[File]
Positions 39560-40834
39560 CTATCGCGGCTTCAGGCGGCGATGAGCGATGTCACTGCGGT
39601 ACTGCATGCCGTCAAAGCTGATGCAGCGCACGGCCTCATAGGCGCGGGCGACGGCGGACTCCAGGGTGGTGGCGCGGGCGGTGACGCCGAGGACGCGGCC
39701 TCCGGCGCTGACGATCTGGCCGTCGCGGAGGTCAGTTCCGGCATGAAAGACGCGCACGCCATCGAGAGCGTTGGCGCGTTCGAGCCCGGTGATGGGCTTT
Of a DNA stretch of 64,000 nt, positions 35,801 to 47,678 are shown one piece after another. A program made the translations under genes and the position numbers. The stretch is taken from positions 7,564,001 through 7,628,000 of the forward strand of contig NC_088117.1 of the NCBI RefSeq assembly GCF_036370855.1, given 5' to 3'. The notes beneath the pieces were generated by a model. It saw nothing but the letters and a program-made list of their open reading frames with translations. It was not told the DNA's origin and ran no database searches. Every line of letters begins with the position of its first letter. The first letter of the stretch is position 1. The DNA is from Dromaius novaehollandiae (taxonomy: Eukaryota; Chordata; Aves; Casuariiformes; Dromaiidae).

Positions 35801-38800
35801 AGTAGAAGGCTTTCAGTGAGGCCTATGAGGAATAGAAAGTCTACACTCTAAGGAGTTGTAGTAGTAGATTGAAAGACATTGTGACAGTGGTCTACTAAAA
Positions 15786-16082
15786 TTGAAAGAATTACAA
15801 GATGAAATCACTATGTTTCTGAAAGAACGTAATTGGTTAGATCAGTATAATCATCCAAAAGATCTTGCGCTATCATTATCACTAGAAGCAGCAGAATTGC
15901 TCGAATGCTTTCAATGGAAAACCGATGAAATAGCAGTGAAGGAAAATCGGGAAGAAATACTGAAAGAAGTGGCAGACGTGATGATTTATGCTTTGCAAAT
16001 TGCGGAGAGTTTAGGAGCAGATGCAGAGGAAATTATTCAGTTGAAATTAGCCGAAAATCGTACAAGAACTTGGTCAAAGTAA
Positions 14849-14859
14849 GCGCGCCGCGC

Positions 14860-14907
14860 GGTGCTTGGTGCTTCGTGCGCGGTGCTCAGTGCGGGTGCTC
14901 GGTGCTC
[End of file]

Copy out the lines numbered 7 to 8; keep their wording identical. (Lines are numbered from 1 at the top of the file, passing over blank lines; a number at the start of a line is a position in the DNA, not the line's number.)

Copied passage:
35801 AGTAGAAGGCTTTCAGTGAGGCCTATGAGGAATAGAAAGTCTACACTCTAAGGAGTTGTAGTAGTAGATTGAAAGACATTGTGACAGTGGTCTACTAAAA
Positions 15786-16082